Woods has repeatedly preached in public that he remains true to his “process” — that he’s not far off from returning to overzealous fist-pumping and adding more hardware to his trophy collection. Between the overhaul of his swing and rehab from back surgery, Woods described the combination as the “perfect storm” that has impeded his return to form.
“I didn’t think it would take this long because I thought I would have my short game earlier, which I didn’t at the very beginning of the year and so you can cover up a lot of different things when you’re chipping and putting well,” said Woods. “A lot of missteps throughout the years when I’ve changed coaches and techniques, my short game was all pretty good. I didn’t have it at the beginning of the year and hence I had to spend more time hitting golf balls than chipping and putting and so that process of scoring has taken a lot longer because of that.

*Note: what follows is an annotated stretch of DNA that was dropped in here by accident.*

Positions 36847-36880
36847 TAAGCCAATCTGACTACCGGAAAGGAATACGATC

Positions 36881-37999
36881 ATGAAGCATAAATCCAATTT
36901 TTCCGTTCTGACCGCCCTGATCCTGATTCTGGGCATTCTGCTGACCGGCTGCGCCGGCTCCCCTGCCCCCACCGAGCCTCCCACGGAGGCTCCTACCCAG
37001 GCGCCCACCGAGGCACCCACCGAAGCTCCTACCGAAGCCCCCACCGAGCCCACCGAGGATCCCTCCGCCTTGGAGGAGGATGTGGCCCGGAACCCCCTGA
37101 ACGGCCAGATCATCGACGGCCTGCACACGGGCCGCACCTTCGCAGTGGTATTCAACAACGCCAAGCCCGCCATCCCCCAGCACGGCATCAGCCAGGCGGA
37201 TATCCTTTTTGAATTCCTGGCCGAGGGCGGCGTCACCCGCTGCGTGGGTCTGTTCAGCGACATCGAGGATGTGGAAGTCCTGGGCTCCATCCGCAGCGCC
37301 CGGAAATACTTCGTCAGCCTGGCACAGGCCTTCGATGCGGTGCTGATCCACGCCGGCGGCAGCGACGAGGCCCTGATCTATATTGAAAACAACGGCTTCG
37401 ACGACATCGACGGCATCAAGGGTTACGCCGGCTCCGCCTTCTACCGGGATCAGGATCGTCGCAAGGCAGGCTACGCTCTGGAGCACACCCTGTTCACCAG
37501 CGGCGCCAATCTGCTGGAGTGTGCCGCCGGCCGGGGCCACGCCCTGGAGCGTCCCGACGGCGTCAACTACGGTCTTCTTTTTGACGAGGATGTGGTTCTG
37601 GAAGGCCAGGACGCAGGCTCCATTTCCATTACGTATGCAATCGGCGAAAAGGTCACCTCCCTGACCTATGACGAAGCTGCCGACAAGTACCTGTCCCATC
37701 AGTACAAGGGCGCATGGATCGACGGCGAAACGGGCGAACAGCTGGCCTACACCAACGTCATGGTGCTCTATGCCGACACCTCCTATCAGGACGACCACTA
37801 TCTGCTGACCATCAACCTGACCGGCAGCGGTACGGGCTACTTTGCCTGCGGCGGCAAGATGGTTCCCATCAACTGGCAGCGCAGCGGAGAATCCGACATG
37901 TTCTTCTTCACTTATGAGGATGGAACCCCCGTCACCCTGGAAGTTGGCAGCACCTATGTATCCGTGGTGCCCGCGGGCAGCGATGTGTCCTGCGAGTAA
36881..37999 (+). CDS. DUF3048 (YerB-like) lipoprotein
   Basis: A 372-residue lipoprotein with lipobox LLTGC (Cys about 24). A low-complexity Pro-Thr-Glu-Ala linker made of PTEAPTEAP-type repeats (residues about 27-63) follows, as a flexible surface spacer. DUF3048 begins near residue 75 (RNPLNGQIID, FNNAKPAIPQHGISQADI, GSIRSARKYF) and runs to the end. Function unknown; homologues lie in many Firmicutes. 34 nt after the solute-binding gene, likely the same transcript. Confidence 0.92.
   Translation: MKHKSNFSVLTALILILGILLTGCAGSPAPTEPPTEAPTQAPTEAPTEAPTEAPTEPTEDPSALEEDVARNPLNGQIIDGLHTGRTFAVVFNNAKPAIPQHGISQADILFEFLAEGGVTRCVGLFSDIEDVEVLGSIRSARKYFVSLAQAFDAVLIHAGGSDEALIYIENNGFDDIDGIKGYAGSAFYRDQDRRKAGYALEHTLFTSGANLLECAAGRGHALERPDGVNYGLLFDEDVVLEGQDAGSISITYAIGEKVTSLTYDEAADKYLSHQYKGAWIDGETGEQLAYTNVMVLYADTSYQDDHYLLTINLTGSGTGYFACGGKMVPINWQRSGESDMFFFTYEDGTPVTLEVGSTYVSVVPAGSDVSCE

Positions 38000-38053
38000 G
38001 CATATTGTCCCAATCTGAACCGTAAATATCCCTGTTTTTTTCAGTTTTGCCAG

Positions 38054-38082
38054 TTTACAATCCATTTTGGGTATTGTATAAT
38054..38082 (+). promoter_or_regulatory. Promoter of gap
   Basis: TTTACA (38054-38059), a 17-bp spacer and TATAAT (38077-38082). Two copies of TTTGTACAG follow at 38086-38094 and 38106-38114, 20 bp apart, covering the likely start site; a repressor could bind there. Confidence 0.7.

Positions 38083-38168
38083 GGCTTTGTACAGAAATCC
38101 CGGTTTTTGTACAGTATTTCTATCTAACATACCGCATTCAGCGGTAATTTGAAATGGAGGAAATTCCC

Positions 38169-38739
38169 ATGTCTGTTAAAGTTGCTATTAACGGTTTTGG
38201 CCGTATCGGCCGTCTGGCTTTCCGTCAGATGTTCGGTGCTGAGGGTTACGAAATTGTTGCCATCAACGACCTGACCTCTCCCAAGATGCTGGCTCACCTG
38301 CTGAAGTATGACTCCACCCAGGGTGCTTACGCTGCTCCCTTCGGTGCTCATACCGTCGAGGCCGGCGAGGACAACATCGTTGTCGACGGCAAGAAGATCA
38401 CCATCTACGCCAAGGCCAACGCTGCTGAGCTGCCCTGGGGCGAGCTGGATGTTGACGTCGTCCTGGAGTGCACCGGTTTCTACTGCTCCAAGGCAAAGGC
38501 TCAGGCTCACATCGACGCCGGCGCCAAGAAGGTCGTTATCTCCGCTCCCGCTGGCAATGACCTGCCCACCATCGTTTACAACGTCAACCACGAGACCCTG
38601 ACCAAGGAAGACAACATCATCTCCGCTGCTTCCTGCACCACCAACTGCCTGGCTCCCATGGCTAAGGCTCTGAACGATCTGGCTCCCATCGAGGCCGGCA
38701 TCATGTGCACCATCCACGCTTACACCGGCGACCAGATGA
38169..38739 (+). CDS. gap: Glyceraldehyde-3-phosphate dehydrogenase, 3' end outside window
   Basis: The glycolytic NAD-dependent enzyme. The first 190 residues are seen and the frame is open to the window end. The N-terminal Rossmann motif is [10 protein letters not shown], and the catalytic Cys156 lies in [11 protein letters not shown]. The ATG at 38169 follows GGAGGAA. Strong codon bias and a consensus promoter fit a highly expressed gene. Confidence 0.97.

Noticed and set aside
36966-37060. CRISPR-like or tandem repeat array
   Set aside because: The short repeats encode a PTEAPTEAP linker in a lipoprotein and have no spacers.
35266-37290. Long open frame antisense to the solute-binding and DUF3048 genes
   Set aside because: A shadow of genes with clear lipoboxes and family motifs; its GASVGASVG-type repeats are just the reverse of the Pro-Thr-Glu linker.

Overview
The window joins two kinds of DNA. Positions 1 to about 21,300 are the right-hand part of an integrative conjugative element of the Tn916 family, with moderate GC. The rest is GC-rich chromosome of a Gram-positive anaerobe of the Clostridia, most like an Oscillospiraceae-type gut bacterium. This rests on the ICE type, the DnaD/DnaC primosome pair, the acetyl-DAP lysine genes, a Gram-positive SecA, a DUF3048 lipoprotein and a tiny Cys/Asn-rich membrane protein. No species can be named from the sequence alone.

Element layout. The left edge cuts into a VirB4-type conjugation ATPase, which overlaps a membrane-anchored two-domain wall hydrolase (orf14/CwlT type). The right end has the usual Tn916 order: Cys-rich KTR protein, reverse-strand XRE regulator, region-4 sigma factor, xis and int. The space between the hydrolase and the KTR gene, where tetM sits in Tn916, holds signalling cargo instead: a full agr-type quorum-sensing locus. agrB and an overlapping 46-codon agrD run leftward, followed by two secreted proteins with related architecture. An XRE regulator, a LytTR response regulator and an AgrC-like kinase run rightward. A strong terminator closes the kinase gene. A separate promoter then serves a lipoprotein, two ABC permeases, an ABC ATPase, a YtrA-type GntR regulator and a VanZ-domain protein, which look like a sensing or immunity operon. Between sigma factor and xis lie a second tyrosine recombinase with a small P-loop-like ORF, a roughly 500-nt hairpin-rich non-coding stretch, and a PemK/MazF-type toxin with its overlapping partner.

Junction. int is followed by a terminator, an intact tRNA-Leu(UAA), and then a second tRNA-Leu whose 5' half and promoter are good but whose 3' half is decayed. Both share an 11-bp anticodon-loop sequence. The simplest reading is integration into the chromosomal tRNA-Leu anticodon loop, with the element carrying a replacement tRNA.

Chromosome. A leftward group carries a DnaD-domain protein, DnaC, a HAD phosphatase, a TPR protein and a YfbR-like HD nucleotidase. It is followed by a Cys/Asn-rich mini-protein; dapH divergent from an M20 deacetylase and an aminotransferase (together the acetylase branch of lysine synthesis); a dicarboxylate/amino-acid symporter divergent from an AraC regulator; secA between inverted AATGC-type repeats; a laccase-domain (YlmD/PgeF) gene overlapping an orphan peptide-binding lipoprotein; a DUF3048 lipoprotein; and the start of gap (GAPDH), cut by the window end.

“But things are starting to come together. Again, I’m sticking with it, sticking with the process and just trying to make progress each and everyday.”
Well, at least he’s trying to sound optimistic. However, he’s discouraged that he’s been unable to get the most out of his game and turn what would have been scores over par into under par rounds.
“I’ve gone through this (swing changes) and unfortunately sometimes I have to get a little bit worse before I can make a giant stride to get forward,” said Woods. “Has it been fun going through this? No, it hasn’t because I’m not scoring obviously. I’m not making that one key up and down or a bad shot instead of hitting it on a spot where I can’t play.